energy in the fluid itself. This absorption results in a
radiation pressure in the direction of the acoustic
propagation and is termed by quartz wind.
Quartz wind velocity and effective pressure are
limited by the heating and cavitation tolerance. A
small fraction of the incident acoustic energy goes
into kinetic energy of the fluid and the rest is
transformed into heat. In this way, the acoustic
thermoagitation generated by this effect becomes
Optical filters and
in Lab-on-a-Chip Applications
advantageous, once in some applications or
reactions, the increase of temperature is beneficial in
order to reduce the mixture time (Rife et. al, 2000).
2.4 Poly(vinylidene fluoride)
Nowadays, with the rapid development of polymer
processing methods and synthetic technology, the
industrial materials used in various manufacturing
fields are being substituted by polymer substances,
which have better properties than those of materials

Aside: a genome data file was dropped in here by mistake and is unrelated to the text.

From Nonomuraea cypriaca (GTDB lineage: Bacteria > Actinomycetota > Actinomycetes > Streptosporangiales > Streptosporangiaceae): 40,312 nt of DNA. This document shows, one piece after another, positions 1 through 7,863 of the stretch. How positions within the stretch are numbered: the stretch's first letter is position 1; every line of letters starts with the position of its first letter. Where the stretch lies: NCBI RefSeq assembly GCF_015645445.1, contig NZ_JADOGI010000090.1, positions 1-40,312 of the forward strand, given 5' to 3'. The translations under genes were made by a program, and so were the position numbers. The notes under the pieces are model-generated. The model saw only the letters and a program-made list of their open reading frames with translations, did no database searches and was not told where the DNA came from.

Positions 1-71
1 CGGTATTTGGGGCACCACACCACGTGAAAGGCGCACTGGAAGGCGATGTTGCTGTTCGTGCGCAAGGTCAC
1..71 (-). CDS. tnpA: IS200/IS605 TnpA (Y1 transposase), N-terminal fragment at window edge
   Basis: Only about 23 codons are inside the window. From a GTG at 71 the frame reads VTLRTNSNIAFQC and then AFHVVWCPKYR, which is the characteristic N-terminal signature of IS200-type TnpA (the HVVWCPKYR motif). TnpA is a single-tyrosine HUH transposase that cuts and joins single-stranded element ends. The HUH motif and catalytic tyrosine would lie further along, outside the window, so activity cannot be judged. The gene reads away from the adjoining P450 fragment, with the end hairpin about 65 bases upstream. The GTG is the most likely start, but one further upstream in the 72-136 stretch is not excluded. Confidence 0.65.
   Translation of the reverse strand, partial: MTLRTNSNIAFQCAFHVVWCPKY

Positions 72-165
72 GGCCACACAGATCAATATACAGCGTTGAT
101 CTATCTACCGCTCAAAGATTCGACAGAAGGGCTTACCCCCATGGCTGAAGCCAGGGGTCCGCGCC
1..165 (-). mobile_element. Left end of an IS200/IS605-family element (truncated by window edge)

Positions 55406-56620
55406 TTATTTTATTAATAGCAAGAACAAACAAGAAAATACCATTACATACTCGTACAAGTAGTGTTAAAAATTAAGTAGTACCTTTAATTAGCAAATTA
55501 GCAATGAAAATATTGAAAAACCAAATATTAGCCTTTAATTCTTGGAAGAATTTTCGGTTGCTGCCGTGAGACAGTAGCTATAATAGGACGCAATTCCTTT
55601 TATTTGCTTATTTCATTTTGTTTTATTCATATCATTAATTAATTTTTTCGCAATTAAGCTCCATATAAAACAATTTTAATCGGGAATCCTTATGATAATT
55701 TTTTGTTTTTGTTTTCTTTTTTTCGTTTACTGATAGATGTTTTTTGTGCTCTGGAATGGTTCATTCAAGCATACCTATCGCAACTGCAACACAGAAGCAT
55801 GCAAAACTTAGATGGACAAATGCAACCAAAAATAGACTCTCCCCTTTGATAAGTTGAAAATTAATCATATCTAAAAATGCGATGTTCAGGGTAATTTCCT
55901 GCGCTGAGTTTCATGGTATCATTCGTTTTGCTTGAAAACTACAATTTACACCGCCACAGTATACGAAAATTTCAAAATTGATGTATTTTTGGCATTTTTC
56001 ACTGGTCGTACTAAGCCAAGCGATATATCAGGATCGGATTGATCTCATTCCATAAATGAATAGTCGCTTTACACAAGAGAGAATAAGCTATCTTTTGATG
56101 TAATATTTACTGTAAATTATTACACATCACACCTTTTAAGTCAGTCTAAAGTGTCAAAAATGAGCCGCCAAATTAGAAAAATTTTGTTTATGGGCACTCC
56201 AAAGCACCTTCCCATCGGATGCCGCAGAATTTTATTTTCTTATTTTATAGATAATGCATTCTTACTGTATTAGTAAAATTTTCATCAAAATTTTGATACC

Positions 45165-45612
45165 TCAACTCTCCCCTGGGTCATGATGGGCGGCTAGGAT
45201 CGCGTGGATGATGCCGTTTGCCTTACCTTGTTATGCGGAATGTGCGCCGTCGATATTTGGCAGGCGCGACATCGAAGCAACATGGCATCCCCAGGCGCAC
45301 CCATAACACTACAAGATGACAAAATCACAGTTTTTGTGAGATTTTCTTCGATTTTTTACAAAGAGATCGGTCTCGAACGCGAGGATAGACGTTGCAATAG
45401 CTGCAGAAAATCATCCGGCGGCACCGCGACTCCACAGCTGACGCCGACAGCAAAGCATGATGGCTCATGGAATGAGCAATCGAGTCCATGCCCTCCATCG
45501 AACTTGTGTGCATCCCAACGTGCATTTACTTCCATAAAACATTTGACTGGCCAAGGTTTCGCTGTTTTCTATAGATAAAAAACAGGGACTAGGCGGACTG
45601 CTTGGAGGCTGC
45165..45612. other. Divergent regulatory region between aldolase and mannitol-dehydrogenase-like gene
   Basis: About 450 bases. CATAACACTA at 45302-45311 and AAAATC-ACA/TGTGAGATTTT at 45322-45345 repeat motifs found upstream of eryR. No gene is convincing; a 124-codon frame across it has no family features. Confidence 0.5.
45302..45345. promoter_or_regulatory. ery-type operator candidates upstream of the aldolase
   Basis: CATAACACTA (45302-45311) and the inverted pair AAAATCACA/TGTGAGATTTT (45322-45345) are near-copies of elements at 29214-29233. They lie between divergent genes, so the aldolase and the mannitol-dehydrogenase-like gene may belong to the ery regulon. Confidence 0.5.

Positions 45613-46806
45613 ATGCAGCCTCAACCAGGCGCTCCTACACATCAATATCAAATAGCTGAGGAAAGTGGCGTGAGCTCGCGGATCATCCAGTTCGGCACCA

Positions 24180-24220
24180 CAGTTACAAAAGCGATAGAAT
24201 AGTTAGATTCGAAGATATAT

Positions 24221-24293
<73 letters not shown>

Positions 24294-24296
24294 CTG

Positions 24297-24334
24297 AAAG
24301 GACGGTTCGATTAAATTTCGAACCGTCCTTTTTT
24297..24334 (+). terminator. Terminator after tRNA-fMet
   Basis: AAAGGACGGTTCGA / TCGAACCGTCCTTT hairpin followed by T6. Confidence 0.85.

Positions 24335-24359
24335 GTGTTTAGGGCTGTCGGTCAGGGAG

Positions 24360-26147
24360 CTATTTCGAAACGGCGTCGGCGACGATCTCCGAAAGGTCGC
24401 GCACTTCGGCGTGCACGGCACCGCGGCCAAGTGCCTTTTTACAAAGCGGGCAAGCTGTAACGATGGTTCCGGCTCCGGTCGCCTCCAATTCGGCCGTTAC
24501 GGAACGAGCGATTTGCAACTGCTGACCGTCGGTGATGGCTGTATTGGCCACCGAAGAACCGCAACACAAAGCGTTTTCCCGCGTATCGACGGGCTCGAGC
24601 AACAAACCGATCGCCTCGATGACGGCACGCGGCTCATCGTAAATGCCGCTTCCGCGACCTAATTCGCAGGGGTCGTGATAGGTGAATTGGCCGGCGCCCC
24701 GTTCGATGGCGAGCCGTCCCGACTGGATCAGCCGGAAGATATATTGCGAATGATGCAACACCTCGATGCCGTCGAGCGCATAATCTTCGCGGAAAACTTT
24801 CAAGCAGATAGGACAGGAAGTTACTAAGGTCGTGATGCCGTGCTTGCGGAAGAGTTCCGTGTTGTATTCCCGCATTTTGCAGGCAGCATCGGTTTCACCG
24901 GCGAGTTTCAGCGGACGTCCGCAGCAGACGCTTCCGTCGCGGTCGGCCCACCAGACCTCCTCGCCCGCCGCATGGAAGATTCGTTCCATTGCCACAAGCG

previously used in many industrial areas. One of the
polymer that has received increased attention is the
poly(vinylidene fluoride), also known as PVDF. It
shows an unusual polymorphism in this class of
materials, showing four different crystalline phases.
From the technology point of view, the β-phase is
the one which shows better properties to be applied
in sensors, actuators and transducers, due to its
higher piezo- piro- and ferroelectric properties.
Moreover, it shows an excellent combination of
processability, chemical agent resistance, lightness,
moldability and low-cost production. While ceramic
materials break easily and have hard and dense
structures, PVDF is flexible, has a low density and
can be easily produced into thin-films (Brown,
1992). This polymer also shows low acoustic and
mechanical impedance (Foster, 2000) crucial for
generating the acoustic waves that produce the
thermoagitation of the fluids, as is the purpose of
this study. Another interesting feature of the PVDF
is its transparency. Indeed, in the case of this
application, the analytical measurement by
spectrophotometry requires that the PVDF and the
corresponding conductive electrodes, deposited in
the reaction chamber, are transparent to visible light.
3.1 Acoustic Thermoagitation
The quantitative evaluation of the mixing process
was carried out using the Far Diagnostic kit and